Monday, December 12. 2011
First Release candidate of Grml ... Posted by Michael Prokop in general at 13:48
We are proud to announce the first release candidate of the upcoming version 2011.12, code-named "Knecht Rootrecht"!
For detailed information about the changes between 2011.05 and 2011.12 have a look at the official release announcement .
This release brings a downsizing and cleanup: one flavour, two architectures. The new, smaller flavour has a 350MB ISO size target, while still delivering over 1.1GB of open source software relevant for system administrators!
Give it a try and download grml 2011.12-rc and report back to us.
Please test the ISOs and everything you usually use and report back, so we can complete the stable release soon. If no major problems come up, the next iteration will be the stable release, which is scheduled for end of December.
Sunday, May 29. 2011
Grml - new stable release 2011.05 ... Posted by Michael Prokop in general at 23:26
Grml 2011.05 with codename "Just Mari", available in flavours grml, grml-medium and grml-small and all of them as 32bit and 64bit version has been released. The official release announcements providing all the relevant news are available at grml.org/changelogs/README-grml-2011.05. Issues regarding the releases can be found in the grml-wiki. Grab the ISOs from grml.org/download/.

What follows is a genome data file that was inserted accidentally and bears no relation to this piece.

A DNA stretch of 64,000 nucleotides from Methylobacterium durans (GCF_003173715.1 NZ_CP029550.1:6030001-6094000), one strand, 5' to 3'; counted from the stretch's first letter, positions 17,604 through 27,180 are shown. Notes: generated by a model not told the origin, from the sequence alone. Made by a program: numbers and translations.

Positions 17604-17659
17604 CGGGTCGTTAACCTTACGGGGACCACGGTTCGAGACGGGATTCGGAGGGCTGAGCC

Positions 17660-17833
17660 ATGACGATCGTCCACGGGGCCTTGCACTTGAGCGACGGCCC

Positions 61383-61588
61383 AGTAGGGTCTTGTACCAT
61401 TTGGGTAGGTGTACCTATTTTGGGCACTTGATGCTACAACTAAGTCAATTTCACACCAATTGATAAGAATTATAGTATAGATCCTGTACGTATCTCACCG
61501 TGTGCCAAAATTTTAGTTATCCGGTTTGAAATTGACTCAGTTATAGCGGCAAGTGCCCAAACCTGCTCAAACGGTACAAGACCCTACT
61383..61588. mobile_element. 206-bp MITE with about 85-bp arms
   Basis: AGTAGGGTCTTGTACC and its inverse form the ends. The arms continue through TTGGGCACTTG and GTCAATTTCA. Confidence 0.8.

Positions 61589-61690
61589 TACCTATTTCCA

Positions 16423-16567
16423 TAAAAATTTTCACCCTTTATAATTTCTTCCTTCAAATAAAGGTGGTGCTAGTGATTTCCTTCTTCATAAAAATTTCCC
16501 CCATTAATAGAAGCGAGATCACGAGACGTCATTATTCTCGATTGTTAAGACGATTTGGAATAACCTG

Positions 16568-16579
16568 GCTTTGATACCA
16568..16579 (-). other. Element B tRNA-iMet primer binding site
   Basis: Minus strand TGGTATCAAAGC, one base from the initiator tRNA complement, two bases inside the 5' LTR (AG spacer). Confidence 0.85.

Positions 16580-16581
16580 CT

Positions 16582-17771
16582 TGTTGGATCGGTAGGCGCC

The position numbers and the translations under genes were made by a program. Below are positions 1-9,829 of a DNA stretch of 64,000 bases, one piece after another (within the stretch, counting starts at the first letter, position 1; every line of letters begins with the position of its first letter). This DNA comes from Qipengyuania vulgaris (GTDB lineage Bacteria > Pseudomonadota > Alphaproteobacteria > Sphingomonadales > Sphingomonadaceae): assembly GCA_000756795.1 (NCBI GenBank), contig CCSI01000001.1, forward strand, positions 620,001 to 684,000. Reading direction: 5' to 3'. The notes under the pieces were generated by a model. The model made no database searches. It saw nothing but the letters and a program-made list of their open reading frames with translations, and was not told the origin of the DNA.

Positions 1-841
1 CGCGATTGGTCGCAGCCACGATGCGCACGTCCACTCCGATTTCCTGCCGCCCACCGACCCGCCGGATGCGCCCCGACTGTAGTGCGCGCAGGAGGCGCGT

Friday, April 1. 2011
We are pleased to announce the birth of the Canterbury distribution. Canterbury is a merge of the efforts of the community distributions formerly known as Debian, Gentoo, Grml, openSUSE and Arch Linux to produce a really unified effort and be able to stand up in a combined effort against proprietary operating systems, to show off that the Free Software community is actually able to work together for a common goal instead of creating more diversity.
Canterbury will be as technologically simple as Arch, as stable as Debian, malleable as Gentoo, have a solid Live framework as Grml, and be as open minded as openSUSE.